When you have finally reached a common ground where both you and your customers can live with your current prices, something will rock the boat. For a variety of reasons, you may find that you can no longer make a fair profit at the prices you have. You have to raise prices! So you think about how you’re going to do it without losing all your customers. As the sweat builds on your forehead, you realize that you just have to do it, and that’s it.
Most of your customers will expect prices to increase from time to time, if for no other reason than inflation. A few customers may ask why you raised prices, and for those customers a short simple explanation should suffice. Being upfront and out in the open with your customers is always the best approach. Chances are you’ll have very little, if any, lost business, so relax and do what’s necessary. Your competitors may be considering price increases and will follow as soon as they see yours.
Here are some reasons why you may need to raise prices:
- Increased manufacturing costs
- Higher payroll costs and employee raises
- A raise or bonus for yourself
- Desire to increase your profit margin
- Rent increase
- Higher delivery costs
- Increased utility costs
- Higher cost of raw materials
- Higher advertising rates
- Increased postage rates
- Increased insurance costs
- Increased selling costs
- Increased supplier costs
- Increased cost of employee benefits
- Necessary renovations to your office or store
- Increased prices from your competitors
- Increased taxes and licenses
- Higher food costs (applicable to restaurants and food-service establishments)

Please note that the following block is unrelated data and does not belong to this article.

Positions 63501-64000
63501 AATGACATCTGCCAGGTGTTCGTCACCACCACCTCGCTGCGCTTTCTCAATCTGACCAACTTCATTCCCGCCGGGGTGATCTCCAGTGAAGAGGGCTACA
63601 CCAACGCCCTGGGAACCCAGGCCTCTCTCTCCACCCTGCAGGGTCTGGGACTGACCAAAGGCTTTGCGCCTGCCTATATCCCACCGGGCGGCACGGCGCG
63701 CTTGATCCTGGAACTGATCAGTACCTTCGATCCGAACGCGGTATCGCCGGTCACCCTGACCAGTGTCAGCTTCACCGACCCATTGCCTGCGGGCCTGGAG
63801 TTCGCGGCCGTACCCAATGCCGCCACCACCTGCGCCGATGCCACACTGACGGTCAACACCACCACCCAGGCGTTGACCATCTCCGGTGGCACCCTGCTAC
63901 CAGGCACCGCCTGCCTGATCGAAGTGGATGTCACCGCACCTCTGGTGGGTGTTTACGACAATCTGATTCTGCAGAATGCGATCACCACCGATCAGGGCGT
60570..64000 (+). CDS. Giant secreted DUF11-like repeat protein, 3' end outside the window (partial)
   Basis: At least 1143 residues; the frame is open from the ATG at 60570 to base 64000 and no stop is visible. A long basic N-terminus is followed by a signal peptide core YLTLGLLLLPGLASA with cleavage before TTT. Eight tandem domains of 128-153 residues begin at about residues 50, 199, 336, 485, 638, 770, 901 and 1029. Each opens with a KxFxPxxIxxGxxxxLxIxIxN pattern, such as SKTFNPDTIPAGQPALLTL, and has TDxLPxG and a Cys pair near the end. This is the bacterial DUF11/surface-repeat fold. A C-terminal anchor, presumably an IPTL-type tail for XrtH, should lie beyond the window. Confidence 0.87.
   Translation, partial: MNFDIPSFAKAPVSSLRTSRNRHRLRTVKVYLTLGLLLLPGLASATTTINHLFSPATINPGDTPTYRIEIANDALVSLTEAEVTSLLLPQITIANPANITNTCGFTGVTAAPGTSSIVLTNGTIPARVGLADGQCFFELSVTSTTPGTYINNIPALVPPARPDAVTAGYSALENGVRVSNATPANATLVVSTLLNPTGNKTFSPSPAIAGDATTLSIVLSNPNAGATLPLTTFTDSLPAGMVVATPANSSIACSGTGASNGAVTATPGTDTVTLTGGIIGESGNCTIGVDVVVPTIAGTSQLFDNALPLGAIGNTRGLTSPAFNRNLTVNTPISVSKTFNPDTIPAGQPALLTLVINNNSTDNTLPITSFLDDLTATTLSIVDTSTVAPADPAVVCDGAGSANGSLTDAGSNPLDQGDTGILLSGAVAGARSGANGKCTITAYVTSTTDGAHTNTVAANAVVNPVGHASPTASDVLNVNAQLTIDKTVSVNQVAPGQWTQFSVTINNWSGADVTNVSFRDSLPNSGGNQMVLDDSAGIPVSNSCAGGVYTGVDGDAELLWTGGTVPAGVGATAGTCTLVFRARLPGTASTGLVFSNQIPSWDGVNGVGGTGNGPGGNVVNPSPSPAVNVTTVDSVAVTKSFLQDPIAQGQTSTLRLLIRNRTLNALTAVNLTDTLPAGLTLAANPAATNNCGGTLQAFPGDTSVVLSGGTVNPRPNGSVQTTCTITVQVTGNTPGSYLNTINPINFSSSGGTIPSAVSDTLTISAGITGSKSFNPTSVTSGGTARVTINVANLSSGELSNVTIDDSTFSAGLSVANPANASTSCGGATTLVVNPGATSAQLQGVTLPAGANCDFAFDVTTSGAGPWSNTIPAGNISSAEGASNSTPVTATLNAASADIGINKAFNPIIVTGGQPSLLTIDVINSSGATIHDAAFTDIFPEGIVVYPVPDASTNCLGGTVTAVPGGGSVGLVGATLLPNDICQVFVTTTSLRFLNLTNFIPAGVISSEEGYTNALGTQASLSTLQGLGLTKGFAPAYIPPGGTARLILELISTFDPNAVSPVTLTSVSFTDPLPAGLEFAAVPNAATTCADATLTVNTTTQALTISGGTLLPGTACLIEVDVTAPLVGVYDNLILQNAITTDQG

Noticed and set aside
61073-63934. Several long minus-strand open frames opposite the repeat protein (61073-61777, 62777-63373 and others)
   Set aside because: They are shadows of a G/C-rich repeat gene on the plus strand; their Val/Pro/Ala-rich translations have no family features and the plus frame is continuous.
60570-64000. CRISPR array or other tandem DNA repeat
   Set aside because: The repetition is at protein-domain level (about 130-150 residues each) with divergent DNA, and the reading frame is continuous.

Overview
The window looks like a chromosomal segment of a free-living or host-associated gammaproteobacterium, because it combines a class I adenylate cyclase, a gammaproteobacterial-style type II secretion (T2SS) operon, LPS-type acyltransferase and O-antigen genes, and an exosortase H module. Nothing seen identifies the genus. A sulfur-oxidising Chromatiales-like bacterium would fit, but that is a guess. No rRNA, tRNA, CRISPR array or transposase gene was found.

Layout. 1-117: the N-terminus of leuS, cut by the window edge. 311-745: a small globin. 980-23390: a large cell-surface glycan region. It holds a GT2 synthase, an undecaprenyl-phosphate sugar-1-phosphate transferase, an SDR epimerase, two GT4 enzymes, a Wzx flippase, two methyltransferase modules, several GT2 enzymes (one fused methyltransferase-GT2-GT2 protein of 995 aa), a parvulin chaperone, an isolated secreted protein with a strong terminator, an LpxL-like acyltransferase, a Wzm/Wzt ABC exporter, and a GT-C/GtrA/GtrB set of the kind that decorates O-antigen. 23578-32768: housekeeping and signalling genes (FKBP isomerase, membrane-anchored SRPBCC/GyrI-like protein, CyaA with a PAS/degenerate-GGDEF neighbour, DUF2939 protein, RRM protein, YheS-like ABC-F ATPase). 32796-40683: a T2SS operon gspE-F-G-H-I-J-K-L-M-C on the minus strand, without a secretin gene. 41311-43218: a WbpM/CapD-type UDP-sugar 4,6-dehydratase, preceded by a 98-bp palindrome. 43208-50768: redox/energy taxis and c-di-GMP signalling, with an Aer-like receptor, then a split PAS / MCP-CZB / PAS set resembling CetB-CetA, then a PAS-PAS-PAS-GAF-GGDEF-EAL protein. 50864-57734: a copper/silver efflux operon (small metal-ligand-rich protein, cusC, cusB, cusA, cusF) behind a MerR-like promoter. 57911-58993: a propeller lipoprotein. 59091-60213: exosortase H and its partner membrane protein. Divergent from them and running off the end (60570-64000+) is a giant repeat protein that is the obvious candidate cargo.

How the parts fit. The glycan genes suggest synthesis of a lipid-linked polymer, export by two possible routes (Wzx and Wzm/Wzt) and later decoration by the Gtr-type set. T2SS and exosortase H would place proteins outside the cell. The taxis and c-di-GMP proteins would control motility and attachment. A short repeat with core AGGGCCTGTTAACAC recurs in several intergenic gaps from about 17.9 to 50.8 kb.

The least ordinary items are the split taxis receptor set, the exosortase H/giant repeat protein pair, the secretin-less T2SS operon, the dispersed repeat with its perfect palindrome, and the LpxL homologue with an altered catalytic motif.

- Necessity of hiring additional staff
- Necessity of adding new displays
- Increased interest rates on working capital loans
- Product upgrades or enhancements
- Addition of more services
- Offering a better guarantee
- Excessive returns or spoilage
Now that I’ve stimulated your mind, you can probably think of several other reasons to increase your prices. Have you overlooked some of the above motives, and should you start working on your new prices today?
When you decide the time has come to raise prices, consider what other costs will increase within the next six months. It’s better to have a bigger boost now and then wait at least six months before the next one than it is to do two smaller increases. Too many smaller increases done too often tend to irritate buyers and stick in their minds. If you increase your prices only twice a year or less often, people tend to forget about the first increase by the time the second one comes around. Your increased price will soon become your regular price in their mind. You may even consider adding
2 to 5 percent extra to your increase to cover short-term future cost escalations. This might allow you to wait longer before you need to increase your prices again.
Before you start charging your new prices, plan ahead. Have new menus, literature, price lists, or catalogs printed and ready to use, and don’t forget to update your website. Don’t worry about using up all the old literature; just recycle it. You don’t want to distribute anything with the old prices after the effective date of the new prices—doing so will only serve to remind your customers that you just raised prices.
You may want to consider printing catalogs without prices and then inserting a separate price list that you can change easily. This will save you from wasting all those expensive unused catalogs when you change prices.
If you have a lot of stock on hand or it’s a slow period, you can promote or advertise that a price increase is coming to promote some quick sales now. Give the effective date for the new prices and notify all of your regular customers so they will have the opportunity to buy at current prices. Once the new prices take effect, there should be little or no resistance from customers because you gave them ample notice and a chance to stock up before the increase.